Learning to say ‘Please’ and ‘Thank you’ are frequently a child’s first foray into the somewhat bewildering world of etiquette. Although many Miss Mannerisms have become extinct over the years(some, ‘mores the pity’), these two phrases remain constant. They are often the first two forms of prayer learned as well. Please God…Thank you, Lord!
‘Please God’ includes our intercessions for others. In our Sunday liturgies we pray for the world, the church, the environment, the parish, for healing and other concerns of the moment. These are the Prayers of the People, part of the common prayer of a community at worship. Occasionally, depending on the litany used, or the intercessor, we add thanksgivings “for all the blessings of this life”. They are also fairly general in nature as we give thanks for family and friends, for health, safety, food security, shelter and faith.
We all also cry out ‘Please God’ for answers to our own needs, for relief of pain, for the assurance of God’s loving Presence, forgiveness, peace…and a multitude of other personal requests.
How, besides mealtime grace, do we offer thanks on a regular basis?
Perhaps the music of thanksgiving should be a chorus which echoes through our lives every day; a pervasive ’attitude of gratitude’ melody offered to God. Have you ever kept a ‘blessings book’? Or spent time making a list of all those things for which you are thankful, that which delight the senses, which speak of beauty, joy, laughter, peace? …autumn leaves reflected in still water; ripe mango, savoured; the call of a loon; a true ‘belly laugh; old jazz; firelight; spring peepers or crickets; a walk on the beach with a loved one; a sincere hug; a good ‘read’; soft, warm wind; dinner with friends; sunlight through leaves; shells; ivy; kissing baby toes; fresh basil; a long swim; good coffee; star gazing; a slow motion passionate kiss; afternoon tea and cookies…honesty, appreciation, encouragement, prayerfulness, respect… Take a few minutes now and record your musical notes of thanksgiving…add to your list throughout the Lenten season.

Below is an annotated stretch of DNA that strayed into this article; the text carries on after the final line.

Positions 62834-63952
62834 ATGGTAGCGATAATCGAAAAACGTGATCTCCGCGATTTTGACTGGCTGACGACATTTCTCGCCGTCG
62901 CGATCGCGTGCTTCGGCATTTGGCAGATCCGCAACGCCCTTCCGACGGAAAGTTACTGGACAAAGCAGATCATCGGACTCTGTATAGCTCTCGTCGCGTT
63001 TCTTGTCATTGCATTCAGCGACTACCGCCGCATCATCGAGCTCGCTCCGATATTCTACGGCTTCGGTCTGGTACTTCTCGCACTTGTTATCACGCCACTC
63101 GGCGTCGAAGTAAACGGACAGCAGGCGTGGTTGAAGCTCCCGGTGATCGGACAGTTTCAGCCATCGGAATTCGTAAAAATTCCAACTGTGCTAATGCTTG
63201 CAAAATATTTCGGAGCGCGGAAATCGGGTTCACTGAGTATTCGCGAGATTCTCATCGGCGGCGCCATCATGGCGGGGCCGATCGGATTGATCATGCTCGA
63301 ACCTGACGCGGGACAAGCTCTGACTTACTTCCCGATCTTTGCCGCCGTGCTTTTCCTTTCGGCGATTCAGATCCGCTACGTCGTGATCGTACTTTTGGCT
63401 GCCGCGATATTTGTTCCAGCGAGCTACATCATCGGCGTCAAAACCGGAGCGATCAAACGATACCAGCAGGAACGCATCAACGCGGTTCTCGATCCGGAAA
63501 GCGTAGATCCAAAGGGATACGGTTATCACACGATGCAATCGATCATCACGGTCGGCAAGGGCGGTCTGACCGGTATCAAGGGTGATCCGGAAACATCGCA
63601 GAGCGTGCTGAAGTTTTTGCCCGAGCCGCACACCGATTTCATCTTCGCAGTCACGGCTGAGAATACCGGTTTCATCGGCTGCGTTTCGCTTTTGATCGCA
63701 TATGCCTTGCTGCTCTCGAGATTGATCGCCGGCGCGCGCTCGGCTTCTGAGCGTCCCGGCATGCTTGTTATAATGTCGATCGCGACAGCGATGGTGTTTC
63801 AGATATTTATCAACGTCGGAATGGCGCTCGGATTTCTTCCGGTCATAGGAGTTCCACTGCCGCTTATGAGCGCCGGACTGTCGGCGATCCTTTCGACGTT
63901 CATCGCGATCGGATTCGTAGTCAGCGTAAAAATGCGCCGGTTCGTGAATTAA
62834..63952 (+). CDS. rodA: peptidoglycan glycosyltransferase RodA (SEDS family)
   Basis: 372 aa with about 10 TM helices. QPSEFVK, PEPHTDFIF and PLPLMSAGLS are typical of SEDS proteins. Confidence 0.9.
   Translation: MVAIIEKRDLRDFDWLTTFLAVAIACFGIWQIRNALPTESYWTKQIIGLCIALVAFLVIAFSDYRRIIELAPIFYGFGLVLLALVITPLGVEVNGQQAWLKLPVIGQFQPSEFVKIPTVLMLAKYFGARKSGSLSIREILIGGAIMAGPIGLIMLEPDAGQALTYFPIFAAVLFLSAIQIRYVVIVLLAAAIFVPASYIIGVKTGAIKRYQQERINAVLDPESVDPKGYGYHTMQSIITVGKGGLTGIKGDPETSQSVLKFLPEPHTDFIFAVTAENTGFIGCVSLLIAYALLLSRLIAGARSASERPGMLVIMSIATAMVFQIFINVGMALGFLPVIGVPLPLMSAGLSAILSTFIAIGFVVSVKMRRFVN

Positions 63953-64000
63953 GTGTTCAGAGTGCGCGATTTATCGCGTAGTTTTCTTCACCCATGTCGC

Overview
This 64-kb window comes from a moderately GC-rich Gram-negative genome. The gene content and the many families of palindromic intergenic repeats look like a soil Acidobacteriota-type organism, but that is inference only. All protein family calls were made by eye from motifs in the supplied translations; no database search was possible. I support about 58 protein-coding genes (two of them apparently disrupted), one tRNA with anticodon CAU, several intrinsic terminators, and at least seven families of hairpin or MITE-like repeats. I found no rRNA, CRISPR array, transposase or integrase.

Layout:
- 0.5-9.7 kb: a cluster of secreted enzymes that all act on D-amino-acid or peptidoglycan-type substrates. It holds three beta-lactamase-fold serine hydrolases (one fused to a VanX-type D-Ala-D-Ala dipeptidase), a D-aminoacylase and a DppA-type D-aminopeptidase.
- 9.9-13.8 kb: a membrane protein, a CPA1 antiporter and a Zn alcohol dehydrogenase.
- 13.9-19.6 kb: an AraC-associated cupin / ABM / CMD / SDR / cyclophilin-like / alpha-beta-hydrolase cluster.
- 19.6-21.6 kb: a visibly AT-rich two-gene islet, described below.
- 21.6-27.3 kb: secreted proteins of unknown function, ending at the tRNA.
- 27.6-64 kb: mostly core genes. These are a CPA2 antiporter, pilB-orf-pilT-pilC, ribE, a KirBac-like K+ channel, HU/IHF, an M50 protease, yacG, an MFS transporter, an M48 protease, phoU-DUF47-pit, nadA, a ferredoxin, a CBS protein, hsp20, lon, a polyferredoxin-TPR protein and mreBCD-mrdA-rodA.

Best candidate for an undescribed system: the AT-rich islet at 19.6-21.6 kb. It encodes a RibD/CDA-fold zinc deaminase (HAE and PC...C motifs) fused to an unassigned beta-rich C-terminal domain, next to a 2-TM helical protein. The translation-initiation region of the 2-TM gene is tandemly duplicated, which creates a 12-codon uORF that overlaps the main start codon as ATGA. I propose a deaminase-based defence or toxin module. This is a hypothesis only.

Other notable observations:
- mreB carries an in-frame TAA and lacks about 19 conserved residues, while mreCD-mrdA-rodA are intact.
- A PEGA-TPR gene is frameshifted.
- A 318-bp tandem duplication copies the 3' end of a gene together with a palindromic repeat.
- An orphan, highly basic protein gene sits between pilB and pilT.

Recipe: Torta Caprese (Say it with an Italian accent!) If chocolate is on your blessings list, you might like this rich, dense, gluten-free chocolate cake. Best made the day before, it keeps well and will be perfect on Sunday(not a fast day!) I often halve the recipe to make a smaller, or flatter, torta. Oven at 325 degrees; 9 inch spring form pan, buttered and the bottom lined with a circle of parchment paper
2 cups ground almonds; 1 1/4 cups sugar, divided
8 oz semi-sweet chocolate; ½ pound of butter
6 large eggs, separated; Icing sugar to decorate
Mix ground almonds with 6 Tablespoons of the sugar. Melt chocolate with butter. Beat egg yolks about 5 minutes; beat in 10 Tablespoons of the sugar; add to the chocolate mixture. Stir into ground almonds.
In a clean bowl, beat the egg whites with remaining ¼ cup sugar until they peak. Fold into chocolate mixture. Pour batter into pan, place on cookie sheet and bake for about 55 minutes (sometimes longer). Do the toothpick test to make sure the centre is done. The top is supposed to crack as it bakes and cools. Let cool, remove the sides of the pan; just before serving sift icing sugar on top. Garnish with whipped cream, ice cream, berries as desired.